France plans government version of Airbnb and Booking.com

Ministers want to ‘regain link’ with foreign tourists without US giants getting in the way

Adam Forrest
Thursday 21 May 2020 16:37
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The French tourist industry has been hit hard by the lockdown
The French tourist industry has been hit hard by the lockdown

The French government is planning to create a state-run travel booking website in an attempt to rival popular US platforms such as Airbnb and Booking.com.

Aiming to revive the French tourist industry after coronavirus lockdown measures are lifted, Emmanuel Macron’s government hopes to attract more foreign visitors without American tech companies acting as online agents.

Ministers have long been irritated by the success of US firms in gaining revenue from French hotels, holiday lets and tourist attractions.

“This sector has been very much de-intermediated by the large US platforms, Airbnb, Booking.com,” said Eric Lombard, the head of the Deposits and Consignments Fund, a public sector financial institution.

Mr Lombard told French television channel BFM TV: “We need to regain that link with clients.”

While some politicians reportedly want an extensive state-run platform including hotel and Airbnb-type rental bookings, others are said to want a more limited website promoting museums and other attractions.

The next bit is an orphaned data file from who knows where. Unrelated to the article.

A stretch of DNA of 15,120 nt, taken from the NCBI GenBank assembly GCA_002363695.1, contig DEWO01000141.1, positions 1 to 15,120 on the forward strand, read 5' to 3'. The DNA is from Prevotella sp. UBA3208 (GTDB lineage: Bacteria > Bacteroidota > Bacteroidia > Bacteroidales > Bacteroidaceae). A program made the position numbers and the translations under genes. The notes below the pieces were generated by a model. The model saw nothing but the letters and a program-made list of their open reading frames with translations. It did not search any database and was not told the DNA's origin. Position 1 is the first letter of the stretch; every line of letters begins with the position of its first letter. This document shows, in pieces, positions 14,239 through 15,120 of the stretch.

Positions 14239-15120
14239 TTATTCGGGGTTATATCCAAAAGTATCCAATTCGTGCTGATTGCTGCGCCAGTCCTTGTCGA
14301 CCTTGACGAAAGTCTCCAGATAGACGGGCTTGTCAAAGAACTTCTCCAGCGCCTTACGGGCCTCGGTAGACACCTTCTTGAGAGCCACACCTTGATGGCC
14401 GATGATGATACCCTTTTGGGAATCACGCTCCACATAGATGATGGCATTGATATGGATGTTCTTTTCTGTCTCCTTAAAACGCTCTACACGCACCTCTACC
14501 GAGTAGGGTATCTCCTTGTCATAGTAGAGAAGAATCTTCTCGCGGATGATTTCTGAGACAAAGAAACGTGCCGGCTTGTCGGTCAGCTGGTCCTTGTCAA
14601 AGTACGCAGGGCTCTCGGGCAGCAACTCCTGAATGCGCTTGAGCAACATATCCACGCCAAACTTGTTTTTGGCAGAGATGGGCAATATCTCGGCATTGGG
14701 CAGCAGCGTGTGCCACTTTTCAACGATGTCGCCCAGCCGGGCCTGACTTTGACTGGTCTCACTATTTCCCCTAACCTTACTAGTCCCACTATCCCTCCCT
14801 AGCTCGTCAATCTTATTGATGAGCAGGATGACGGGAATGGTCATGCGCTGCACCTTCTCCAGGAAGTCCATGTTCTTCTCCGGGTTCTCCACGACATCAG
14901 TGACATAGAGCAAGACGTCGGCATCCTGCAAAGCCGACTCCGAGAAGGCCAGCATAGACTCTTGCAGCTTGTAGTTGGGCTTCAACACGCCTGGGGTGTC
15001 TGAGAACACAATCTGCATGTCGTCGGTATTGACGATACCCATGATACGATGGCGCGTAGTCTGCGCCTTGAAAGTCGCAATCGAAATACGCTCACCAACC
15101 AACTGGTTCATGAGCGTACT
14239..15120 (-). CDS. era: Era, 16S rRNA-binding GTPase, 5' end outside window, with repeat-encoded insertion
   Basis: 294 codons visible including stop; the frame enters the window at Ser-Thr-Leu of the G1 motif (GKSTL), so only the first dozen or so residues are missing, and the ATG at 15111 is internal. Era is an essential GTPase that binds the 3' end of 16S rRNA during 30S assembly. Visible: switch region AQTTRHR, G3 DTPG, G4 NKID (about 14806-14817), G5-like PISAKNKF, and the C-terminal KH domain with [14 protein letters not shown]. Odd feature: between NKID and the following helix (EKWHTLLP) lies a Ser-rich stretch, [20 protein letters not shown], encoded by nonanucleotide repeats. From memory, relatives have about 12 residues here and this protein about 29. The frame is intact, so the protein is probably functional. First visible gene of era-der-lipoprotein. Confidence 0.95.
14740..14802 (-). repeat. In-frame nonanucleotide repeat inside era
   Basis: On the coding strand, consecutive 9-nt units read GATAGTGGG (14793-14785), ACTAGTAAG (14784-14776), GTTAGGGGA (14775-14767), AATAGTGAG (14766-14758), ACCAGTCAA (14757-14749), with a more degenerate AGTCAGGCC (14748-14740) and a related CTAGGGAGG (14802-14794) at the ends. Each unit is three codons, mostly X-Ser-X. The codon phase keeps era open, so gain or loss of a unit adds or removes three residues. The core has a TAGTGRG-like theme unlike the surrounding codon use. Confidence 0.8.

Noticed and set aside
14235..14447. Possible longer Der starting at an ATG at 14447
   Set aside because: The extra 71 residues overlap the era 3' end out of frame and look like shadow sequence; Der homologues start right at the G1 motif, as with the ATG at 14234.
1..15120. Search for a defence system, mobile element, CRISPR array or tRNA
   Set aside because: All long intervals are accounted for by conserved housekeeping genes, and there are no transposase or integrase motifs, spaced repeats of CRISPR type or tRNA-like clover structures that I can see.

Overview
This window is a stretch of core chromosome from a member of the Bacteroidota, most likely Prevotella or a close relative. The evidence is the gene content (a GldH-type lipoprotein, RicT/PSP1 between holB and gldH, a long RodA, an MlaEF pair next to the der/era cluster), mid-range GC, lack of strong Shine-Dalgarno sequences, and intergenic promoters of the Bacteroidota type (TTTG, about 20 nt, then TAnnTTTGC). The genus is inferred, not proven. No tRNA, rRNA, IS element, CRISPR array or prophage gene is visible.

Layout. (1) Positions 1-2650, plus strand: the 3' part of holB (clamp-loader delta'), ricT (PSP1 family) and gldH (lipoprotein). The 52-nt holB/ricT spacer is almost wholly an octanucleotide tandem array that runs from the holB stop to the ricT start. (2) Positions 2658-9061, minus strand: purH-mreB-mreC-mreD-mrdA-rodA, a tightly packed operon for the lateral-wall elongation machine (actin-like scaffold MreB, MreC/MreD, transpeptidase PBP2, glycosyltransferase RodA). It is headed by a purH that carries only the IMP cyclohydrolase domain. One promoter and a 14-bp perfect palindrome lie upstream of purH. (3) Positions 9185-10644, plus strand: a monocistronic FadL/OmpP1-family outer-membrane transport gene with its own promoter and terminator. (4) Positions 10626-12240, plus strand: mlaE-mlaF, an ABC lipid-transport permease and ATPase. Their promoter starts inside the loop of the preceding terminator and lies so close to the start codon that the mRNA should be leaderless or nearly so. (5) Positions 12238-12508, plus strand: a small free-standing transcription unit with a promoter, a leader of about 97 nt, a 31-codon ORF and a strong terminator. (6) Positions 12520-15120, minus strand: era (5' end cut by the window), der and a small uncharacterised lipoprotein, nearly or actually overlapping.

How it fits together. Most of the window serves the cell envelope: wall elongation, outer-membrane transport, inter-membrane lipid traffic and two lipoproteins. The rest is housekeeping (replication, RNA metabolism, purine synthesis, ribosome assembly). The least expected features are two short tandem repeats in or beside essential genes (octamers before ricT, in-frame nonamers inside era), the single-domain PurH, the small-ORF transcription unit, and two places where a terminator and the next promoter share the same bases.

Mr Lombard said the government would collaborate on the website with French tourist industry bodies and may take several months to launch, according to Bloomberg News.

Last week, French prime minister Édouard Philippe announced a rescue package for the tourist industry worth around £16bn.

Describing the sector as “one of the crown jewels of the French economy”, Mr Philippe said: “This very French pleasure, which is at the heart of our identity, to meet up, eat well and have a chat, has been compromised by the lockdown.”

Paris metro commuters return but keep distance

Some of the country’s big tourist attractions, such as the Pompidou Centre and the Louvre — the world’s most visited museum, remain closed despite the easing of some lockdown restrictions on 11 May.

Studies by UNESCO and the International Council of Museums show 90 per cent of the planet’s museums, some 85,000 institutions, have had to shut at least temporarily since the pandemic began.

“Nearly 13 per cent of museums around the world may never reopen,” UNESCO and ICOM said in a joint statement.

Additional reporting by agencies

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